A problem faced by many of us is how to expand external hard drive storage while maintaining our existing investment in hard drives and keeping it all safe from data corruption. Data Robotics has a solution named Drobo that is being well received by designers and photographers. This unique black cube holds an array of up to four bare 3.5-inch SATA hard drives that can be swapped out by simply pulling them out of the front of the cube. When stocked with multiple drives, your Mac displays all of them as one hard drive.
Drobo automatically configures the drives to keep a redundant copy of all data. If a hard drive malfunctions, or you want to replace it with a new drive, you can do it on the fly and Drobo takes care of reconfiguring everything you. Red, yellow and green indicator lights tell you when you’re nearing capacity, or need to replace a full or bad drive. Their website has some compelling videos illustrating its use. The empty Drobo costs $499.
Jeff Gamet is a contributing editor for Design Tools Monthly, the executive summary of graphic design news. He is also the morning editor and reviews editor for The Mac Observer and iPodObserver.com, and contributing writer for Layers Magazine and Photoshop User. He writes the InBrief column for InDesign Magazine, and is the author of “The Designer’s Guide to Mac OS X,” from Peachpit Press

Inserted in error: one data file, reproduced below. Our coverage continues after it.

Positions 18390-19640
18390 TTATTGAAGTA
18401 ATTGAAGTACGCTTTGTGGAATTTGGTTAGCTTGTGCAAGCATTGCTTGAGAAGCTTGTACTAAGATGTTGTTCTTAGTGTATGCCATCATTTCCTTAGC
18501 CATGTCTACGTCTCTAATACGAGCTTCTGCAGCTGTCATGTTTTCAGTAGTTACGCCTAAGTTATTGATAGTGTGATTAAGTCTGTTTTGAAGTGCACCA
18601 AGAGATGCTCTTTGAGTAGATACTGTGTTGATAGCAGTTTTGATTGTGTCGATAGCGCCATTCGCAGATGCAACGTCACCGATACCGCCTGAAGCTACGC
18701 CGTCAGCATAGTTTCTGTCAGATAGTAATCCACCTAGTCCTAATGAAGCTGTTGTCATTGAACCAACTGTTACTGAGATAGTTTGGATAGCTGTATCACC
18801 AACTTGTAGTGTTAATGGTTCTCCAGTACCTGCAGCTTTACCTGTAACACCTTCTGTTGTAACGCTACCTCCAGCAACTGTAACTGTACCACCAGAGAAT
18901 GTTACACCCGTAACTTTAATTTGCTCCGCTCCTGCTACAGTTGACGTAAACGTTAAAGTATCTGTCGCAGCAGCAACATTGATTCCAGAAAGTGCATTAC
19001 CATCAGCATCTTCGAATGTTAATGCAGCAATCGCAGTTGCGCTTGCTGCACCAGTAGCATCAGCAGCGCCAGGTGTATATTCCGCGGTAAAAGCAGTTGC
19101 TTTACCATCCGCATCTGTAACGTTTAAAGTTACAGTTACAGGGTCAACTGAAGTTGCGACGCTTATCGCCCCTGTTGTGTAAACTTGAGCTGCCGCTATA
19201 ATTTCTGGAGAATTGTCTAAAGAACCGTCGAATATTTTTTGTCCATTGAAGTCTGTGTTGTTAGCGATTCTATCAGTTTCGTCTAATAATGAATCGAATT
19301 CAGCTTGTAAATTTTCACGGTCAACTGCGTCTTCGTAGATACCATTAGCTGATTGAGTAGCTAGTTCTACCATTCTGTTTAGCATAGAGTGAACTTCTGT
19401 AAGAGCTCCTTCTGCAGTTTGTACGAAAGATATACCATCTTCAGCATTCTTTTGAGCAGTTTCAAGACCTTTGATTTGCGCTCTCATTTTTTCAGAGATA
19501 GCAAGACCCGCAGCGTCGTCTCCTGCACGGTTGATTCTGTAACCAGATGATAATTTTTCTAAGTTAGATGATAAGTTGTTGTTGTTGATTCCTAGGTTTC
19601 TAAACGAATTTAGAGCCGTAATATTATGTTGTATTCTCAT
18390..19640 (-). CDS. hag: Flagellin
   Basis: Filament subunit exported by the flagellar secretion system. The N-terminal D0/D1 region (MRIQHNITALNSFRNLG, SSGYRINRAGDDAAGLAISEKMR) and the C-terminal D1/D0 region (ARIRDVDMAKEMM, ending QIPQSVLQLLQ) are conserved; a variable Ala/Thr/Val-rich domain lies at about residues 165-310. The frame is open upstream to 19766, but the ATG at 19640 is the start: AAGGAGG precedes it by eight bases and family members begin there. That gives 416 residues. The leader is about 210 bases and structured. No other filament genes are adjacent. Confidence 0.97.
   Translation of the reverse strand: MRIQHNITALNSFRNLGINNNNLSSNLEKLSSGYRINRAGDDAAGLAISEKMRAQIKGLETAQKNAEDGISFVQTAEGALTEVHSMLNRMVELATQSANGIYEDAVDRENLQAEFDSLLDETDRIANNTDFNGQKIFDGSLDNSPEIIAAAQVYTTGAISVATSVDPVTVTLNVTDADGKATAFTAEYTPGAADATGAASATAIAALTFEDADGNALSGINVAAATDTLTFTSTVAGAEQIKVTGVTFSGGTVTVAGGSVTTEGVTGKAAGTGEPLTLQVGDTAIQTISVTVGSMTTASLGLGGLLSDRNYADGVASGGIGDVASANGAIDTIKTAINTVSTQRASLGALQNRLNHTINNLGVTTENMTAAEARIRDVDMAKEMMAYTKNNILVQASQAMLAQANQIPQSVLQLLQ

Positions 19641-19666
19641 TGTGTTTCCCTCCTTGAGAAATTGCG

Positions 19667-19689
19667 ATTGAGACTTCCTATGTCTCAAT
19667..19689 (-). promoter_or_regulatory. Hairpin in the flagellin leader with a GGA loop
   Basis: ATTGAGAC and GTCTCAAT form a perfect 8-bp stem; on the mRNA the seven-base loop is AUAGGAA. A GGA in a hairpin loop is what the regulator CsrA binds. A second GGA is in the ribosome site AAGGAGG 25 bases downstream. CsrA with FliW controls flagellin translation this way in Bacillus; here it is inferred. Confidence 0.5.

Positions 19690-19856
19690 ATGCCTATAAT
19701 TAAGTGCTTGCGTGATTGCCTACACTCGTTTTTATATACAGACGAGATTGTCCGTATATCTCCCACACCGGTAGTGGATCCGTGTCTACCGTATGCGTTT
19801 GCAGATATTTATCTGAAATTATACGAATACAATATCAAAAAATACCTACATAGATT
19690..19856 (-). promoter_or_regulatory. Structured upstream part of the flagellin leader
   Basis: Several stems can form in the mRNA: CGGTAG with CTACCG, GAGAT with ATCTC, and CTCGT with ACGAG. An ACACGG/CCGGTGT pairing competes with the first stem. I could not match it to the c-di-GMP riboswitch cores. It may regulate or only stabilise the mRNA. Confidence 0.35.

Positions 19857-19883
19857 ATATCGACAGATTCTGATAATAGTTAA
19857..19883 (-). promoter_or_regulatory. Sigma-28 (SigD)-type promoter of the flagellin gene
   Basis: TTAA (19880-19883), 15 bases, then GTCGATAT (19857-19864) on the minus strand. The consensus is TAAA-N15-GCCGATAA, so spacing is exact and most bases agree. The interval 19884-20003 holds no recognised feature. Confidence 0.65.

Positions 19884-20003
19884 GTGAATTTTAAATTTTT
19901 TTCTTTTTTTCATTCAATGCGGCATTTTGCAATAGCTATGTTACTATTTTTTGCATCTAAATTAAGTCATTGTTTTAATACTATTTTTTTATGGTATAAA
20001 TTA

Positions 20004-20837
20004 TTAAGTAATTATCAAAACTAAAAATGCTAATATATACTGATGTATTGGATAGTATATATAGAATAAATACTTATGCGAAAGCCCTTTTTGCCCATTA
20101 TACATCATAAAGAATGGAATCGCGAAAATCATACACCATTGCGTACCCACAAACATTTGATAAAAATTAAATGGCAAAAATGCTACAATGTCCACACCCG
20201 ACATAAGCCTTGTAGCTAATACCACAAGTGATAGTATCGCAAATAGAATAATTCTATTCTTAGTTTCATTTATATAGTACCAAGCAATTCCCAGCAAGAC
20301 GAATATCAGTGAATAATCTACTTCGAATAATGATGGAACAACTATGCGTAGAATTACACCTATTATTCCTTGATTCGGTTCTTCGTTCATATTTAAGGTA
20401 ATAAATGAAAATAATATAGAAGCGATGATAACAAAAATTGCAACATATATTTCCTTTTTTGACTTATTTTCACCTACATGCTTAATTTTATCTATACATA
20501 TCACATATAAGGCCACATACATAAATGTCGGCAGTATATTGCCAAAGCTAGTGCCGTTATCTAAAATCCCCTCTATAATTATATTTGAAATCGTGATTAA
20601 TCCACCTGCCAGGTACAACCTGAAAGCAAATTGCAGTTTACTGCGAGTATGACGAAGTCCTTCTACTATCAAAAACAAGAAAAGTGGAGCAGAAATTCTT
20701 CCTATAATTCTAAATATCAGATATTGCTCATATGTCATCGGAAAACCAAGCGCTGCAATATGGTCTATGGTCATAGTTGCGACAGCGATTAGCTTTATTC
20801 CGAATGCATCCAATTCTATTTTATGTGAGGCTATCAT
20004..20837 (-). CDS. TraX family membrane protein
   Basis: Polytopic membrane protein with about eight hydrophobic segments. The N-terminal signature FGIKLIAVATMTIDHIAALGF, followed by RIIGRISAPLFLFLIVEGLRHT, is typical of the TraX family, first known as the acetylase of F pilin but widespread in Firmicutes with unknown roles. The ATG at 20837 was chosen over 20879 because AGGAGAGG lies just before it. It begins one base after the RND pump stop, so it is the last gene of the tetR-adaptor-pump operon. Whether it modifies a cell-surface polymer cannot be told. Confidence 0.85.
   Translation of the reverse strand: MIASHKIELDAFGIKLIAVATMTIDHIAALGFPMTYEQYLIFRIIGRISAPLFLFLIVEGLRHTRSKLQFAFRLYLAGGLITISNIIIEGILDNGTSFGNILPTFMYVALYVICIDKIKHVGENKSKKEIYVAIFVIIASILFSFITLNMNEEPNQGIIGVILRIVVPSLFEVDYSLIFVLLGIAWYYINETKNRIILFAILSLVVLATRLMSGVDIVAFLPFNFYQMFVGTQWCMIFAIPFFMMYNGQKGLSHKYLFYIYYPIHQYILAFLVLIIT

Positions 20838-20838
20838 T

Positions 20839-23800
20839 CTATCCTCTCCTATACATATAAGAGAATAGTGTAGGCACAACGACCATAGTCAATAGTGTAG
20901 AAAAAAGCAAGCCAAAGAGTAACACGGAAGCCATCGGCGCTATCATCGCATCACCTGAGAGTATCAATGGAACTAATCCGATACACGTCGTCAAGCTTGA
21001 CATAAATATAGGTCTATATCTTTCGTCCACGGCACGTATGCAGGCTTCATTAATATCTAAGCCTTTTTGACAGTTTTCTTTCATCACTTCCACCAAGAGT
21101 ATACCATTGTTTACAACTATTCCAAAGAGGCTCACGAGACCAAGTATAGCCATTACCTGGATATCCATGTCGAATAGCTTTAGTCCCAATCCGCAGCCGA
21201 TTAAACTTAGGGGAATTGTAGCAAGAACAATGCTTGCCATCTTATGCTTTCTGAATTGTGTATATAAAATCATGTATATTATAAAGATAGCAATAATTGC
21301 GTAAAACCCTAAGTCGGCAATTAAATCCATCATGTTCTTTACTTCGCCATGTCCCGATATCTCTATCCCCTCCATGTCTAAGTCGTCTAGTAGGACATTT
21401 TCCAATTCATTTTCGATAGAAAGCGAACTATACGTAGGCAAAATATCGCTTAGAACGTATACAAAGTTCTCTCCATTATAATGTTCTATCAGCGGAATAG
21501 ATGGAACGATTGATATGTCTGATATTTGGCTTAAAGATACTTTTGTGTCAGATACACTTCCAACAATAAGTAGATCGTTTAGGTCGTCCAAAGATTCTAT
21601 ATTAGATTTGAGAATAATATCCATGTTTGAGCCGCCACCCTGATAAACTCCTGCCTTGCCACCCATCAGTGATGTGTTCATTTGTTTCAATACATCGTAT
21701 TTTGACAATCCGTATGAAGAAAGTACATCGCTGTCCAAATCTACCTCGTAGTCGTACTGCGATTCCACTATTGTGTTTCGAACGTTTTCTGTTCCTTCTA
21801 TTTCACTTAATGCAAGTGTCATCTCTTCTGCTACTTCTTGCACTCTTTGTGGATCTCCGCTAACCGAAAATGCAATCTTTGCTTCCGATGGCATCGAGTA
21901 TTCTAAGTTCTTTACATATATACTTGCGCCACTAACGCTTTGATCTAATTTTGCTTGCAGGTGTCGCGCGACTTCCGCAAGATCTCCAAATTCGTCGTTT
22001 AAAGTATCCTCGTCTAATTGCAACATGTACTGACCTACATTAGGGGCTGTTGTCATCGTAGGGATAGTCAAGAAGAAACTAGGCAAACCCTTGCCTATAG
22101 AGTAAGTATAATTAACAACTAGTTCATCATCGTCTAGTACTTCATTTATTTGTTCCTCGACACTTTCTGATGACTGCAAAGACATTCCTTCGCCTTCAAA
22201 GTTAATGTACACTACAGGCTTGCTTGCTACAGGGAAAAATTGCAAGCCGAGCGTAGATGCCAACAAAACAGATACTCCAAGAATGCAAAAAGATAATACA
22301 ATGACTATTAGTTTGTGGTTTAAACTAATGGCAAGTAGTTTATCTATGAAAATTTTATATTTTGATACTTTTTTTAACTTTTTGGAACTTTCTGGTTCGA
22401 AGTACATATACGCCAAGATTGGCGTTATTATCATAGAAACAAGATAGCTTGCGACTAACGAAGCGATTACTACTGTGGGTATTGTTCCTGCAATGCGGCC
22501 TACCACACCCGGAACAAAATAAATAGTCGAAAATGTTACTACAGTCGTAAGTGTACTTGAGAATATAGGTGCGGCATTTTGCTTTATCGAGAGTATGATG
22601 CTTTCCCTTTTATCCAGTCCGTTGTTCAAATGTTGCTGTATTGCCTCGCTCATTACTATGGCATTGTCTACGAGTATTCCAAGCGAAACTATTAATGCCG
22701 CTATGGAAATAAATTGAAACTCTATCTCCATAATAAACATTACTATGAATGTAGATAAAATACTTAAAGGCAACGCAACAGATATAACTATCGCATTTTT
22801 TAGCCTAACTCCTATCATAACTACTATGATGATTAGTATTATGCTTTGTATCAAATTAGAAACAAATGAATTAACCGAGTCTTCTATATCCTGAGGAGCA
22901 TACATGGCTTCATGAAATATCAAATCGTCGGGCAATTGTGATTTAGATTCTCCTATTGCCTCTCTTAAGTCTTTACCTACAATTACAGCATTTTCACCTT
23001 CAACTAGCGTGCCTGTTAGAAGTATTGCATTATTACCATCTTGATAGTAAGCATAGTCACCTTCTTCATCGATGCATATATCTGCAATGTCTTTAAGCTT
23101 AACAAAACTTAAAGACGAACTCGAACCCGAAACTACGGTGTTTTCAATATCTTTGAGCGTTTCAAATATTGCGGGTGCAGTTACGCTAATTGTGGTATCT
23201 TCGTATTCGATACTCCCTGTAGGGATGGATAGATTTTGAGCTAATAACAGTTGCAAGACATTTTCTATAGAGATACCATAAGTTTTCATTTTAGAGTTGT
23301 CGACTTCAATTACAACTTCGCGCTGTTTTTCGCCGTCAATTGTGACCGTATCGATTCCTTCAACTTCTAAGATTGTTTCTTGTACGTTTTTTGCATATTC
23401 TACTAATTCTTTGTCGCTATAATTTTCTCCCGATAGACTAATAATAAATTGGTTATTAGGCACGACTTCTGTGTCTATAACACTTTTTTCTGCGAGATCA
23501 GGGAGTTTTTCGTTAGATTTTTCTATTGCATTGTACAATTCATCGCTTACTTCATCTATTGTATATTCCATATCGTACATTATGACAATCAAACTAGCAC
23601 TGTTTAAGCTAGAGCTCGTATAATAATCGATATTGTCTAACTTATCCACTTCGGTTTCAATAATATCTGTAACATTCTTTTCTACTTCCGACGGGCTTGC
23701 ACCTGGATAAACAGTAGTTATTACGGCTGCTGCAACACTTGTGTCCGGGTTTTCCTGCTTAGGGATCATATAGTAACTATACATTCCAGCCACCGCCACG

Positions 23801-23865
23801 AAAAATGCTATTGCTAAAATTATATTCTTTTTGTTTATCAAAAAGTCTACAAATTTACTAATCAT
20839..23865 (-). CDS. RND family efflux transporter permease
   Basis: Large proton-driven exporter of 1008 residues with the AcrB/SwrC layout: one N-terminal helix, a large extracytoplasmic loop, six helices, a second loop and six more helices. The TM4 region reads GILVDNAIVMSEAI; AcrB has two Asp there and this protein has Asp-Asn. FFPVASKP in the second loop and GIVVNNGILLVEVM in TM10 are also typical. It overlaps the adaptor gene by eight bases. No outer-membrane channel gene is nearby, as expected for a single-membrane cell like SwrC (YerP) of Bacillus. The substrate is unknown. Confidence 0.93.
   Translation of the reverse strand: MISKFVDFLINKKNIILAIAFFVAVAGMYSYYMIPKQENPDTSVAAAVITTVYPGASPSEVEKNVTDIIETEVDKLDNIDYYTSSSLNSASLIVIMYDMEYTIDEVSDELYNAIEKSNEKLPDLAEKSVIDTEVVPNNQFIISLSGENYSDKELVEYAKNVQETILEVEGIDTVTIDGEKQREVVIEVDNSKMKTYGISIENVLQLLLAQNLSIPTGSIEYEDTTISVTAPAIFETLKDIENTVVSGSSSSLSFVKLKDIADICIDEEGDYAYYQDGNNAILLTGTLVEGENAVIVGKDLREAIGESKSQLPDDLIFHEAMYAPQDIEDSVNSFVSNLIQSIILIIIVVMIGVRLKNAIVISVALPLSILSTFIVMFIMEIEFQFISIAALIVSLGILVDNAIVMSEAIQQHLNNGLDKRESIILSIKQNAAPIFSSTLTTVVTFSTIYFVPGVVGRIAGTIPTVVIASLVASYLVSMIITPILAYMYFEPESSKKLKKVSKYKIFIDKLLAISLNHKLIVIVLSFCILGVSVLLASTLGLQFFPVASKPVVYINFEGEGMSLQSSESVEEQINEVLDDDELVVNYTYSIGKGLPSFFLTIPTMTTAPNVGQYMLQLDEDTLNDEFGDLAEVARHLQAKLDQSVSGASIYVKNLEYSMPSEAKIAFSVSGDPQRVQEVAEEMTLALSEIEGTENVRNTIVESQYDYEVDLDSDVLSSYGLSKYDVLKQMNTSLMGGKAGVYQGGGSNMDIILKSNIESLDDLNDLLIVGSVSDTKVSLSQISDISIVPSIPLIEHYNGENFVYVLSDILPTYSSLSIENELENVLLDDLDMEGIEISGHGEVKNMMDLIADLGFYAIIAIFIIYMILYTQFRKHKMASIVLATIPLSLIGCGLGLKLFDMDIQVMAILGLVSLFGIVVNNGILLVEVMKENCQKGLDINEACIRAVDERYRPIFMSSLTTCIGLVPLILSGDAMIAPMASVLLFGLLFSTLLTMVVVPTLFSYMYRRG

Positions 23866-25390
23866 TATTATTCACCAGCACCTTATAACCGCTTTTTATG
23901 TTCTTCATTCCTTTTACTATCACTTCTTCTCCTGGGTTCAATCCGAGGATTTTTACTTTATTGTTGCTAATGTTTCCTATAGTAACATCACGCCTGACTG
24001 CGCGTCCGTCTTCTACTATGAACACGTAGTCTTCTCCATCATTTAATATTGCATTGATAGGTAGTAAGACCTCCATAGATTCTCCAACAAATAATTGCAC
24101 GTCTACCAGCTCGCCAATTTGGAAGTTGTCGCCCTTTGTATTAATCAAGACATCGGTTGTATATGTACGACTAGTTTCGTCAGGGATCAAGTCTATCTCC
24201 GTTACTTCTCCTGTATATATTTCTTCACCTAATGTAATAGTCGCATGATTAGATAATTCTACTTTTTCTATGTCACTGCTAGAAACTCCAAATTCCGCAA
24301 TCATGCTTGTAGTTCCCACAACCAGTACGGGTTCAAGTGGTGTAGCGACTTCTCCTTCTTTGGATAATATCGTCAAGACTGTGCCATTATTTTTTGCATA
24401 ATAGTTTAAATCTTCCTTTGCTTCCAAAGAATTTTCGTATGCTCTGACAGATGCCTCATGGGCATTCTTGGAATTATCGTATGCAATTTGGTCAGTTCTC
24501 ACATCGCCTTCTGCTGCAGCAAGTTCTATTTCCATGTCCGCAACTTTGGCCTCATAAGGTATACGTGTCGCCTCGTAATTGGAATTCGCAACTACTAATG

When Jeff isn’t writing about the graphic design world, he’s talking about it on the Design Tools Weekly podcast with co-host Jay Nelson. He also talks about Apple and the Mac world every week on The Mac Observer’s Apple Weekly Report.
Jeff studies, tests and reviews new software and technologies for the Macintosh community as well as the design and print industries. He is a former Pre-press specialist, and has nearly 25 years experience with computer technology. Jeff trains, lectures and consults on techniques for more efficiently using Mac OS X in creative environments throughout the country.
In the rare moments when he can get away from his MacBook Pro, Jeff spends his time climbing and biking in the Colorado mountains.